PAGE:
Republican legislators representing a district covering a historic Florida gun shop may not agree with Comcast's recent decision to stop selling ads to arms sellers, but they're not inclined to take legislative action against it.
As a very fervent supporter of the Second Amendment to the United States Constitution, and one who will defend, till I have no breath left, the right for every American to own weapons, I don't like the Comcast policy, Sen. Alan Hays, R-Umatilla, tells Sunshine State News. But Comcast is a private company, and if that's the policy they want to impose on their businesses across the country, more power to them.
Comcast announced a couple of weeks ago that it would be applying its nationwide policy to Florida, refusing to sell advertisements to companies that sell firearms. One of the most outspoken opponents of the move has been Lake County Property Appraiser Carey Baker, a former state senator who owns A.W. Peterson Gun Shop in Mount Dora, the nation's oldest continuously-operating gun shop.
On Friday, the Lake County Board of County Commissioners passed a resolution censuring Comcast and calling on the Florida Legislature to take action.
I bought my first gun at A.W. Peterson, but I don't see a legislative solution, Rep. Bryan Nelson, R-Apopka, tells SSN. But if I were a Comcast subscriber and my Second Amendment rights were important to me, I'd go to DISH Network or find some other way to reach the same customers.
Baker's no enemy of private property or the free market, but the former Republican legislator previously suggested to SSN that legislative action was necessary because of the state-licensed monopoly Comcast has to provide cable to his district and to much of the rest of Florida.
They're state-franchised, there is no other cable operator, so I've essentially been shut out of affordable TV advertisement, Baker explained, adding that he's advertised with the company for some 20 years.
Those concerns are echoed by Andrew Molchan, director of the Professional Gun Retailers Association (PGRA) and of the National Association of Federally Licensed Firearms Dealers (NAFLFD).
[Comcast is] using legal public property for their partisan political-philosophical views, he tells SSN. If [selling firearms] were illegal, it'd be one thing, but this is a specifically constitutional right.
Next week are they going to deny someone services because they sing in the choir at church? Where does it stop when you bring your political agenda into a commercial, private enterprise? asks Marion Hammer, first female president of the National Rifle Association and the organization's registered Tallahassee lobbyist.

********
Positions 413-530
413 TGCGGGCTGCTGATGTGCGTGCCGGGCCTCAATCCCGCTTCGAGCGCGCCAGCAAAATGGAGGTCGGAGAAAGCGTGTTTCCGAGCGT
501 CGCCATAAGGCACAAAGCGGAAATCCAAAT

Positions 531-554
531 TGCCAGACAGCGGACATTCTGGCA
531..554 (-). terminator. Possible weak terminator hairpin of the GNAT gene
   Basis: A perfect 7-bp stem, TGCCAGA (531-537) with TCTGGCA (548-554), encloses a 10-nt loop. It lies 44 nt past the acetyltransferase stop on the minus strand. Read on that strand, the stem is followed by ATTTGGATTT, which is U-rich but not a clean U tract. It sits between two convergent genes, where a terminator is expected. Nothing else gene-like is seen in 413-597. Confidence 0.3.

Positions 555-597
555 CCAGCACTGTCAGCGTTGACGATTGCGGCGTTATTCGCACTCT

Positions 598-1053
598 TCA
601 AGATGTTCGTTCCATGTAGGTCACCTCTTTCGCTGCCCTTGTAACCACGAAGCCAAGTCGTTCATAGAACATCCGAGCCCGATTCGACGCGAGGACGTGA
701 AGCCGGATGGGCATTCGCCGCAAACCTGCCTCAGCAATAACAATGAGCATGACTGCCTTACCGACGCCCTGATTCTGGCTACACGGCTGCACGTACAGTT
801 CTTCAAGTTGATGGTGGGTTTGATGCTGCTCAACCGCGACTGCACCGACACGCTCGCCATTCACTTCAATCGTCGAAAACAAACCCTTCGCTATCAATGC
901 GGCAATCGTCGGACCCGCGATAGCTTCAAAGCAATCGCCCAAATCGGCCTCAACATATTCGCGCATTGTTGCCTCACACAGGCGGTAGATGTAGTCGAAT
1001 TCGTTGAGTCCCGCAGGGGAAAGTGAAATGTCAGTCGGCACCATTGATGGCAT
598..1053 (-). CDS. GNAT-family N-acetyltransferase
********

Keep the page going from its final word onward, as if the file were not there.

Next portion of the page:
Both Hays and Nelson tell SSN they're sensitive to the unique dynamics surrounding a private corporation given a state-licensed monopoly over the provision of services, but they're worried any new legislation might end up being a cure worse than the disease.
It's a slippery slope, Nelson warns. What else do you [dictate] what they should allow or not allow in their advertisements?
I'm a business owner myself, and I don't want the government telling me what I have to do and what I can't do, Hays, a retired dentist, concurs. "The way I register my disappointment with companies that behave in manners that I don't approve of is I take my business elsewhere. Americans have the economic power to influence decisions, if only they would exercise it.
Molchan says his trade association won't be standing by quietly. With less than a week of the 2013 legislative session left to go, no legal remedy may be coming soon, but there's always next year.
Certainly we're going to be writing letters to the appropriate people in Tallahassee and presenting our side of the argument, he vows. The political situation is fluid: sometimes it works, sometimes it doesn't, depending on a multitude of circumstances; but we will complain, lobby, and advocate for our side of the story.
The NRA for its parts lobbies on behalf of individual gun owners, not the firearms industry, so Hammer was less certain what action her client would be taking.
I don't have a crystal ball, so I don't know what I'll be lobbying for next year, she says. If I were a gun dealer who had been denied access and singled out, realizing that [Comcast has] been given a monopoly, I think I'd be talking to my government that's supposed to represent and look out for the individual.
Hopefully the people discriminating in this area will see the error of their ways, and this could all go away by next year.
Reach Eric Giunta at firstname.lastname@example.org or at (954) 235-9116.